How much does a new hot tub cost?
So you want to purchase a new spa, but need to know how much it will cost you now and in the future? I did the research for you and break it down in this post.
Beyond the purchase price of a new spa, you should also think of:
- the location setup costs which can include: moving the spa, landscaping and electrical
- maintenance costs
- quarterly water fill-ups
- monthly electricity and
- annual chemicals expenses
Thankfully in our digital age, you are not limited to purchasing a new portable hot tub at the dealer anymore. Purchasing a spa online, sight unseen can be intimidating, but how knowledgeable and honest are the salespeople at the retail locations? Websites are competing against these physical stores for your business by posting authentic information and pricing.
Type of Hot Tub
First analyze your options on what type of hot tub you want. There are inexpensive inflatable spas, wood hot tubs, portable spas or in-ground hot tubs.
- Inflatable hot tubs are moderately popular due to their inexpensive cost, availability and reasonable setup requirements.
- Portable spas are made from acrylic or roto-molded materials. These are what people think of when they hear ‘hot tub’.
- Wood hot tubs are less common today but were the first mainstream hot tubs available in the early 60’s.
- In-ground spas are known to accompany in-ground pools and are usually made of gunite (think smooth cement) material. This is not one you can just go pick out at a retail store.
Let’s focus on portable hot tubs which is where my expertise is.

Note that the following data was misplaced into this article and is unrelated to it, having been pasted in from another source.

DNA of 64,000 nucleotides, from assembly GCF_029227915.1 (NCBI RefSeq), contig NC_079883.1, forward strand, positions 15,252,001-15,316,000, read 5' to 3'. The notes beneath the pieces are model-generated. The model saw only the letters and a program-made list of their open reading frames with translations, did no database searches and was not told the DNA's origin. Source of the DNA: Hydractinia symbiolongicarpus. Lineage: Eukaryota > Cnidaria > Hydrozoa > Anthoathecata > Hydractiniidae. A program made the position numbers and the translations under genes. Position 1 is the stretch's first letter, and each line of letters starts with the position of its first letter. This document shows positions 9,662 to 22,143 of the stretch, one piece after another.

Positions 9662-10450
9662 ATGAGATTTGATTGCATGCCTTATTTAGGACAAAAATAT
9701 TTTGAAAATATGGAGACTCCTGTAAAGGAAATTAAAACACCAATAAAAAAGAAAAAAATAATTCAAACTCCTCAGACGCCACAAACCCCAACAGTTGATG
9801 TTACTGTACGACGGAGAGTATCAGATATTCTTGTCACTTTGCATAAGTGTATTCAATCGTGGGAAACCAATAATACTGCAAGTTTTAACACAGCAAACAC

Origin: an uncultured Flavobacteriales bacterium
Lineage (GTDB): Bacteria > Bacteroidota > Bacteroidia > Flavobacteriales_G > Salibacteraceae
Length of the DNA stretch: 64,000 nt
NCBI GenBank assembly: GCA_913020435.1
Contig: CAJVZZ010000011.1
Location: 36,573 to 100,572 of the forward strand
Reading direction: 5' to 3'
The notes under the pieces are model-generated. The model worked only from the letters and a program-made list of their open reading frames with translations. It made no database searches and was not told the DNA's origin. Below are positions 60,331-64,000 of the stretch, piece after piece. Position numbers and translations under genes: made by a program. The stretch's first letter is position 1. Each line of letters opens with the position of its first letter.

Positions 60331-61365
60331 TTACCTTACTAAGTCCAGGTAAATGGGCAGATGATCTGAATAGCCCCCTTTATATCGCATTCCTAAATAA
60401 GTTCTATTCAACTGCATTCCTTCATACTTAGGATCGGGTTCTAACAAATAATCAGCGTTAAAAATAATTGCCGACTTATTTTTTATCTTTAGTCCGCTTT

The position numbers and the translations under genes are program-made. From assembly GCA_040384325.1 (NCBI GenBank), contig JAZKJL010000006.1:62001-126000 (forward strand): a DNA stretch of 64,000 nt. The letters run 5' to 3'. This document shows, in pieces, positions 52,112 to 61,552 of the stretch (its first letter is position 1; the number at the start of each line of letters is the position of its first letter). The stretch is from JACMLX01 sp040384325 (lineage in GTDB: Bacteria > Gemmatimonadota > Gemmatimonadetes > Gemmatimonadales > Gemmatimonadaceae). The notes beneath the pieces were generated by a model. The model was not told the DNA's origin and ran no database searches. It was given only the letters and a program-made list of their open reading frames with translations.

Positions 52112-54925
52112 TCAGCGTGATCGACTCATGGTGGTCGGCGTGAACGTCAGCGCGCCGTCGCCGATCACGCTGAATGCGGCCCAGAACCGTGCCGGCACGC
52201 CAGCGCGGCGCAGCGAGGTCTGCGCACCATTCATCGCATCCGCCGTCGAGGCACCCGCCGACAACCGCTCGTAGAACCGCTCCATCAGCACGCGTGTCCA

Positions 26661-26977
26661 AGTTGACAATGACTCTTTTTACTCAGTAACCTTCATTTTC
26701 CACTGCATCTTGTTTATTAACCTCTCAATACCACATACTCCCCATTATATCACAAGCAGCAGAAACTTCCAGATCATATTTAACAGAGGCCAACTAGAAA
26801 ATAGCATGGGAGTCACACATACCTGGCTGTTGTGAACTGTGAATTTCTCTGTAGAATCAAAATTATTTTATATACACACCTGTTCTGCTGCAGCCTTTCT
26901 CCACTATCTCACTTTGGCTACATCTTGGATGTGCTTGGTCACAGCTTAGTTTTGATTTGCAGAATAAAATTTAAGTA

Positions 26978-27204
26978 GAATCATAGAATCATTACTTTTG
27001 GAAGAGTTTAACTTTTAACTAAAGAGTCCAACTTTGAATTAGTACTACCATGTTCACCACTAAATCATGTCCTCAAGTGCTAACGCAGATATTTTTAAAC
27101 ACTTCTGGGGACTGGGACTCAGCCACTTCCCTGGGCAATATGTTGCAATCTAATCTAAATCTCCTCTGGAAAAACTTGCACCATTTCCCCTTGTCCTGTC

The typical customer shopping for a spa will visit their local stores to gather research. This is especially true since these locations are fairly convenient, always advertise “Big Hot Tub Sale” banners and are often airing TV commercials.
These retailers can be found with booths at county fairs, stores in mall parking lots and sometimes disguised as big box stores. Having a physical product to touch can make a difference in your purchase decision, but these are not your only option.
For example one local retailer’s prices can range from $3,000 to $18,000+.
Most spa manufacturers have a website where you can research and compare features. They do not disclose the price but rather a price range with titles on each tier like Entry-Level all the way up to Luxury. These are subject to interpretation.
On top of not disclosing their prices they instead refer you to contact their local dealer. I understand how frustrating this can be! You just want to know what value you’re getting AND the price you are going to pay.
These manufacturers will also mislead you into thinking their features are superior to the competition by using fancy titles on similar products available at a lower cost with other portable hot tubs.
Spas purchased online can range from $2,600 to $7,999+.
Retailer & Online
Don’t let the retailer or website fool you by saying the cover is free with your purchase today. Wherever you purchase a spa, all manufacturers are required to include a spa cover.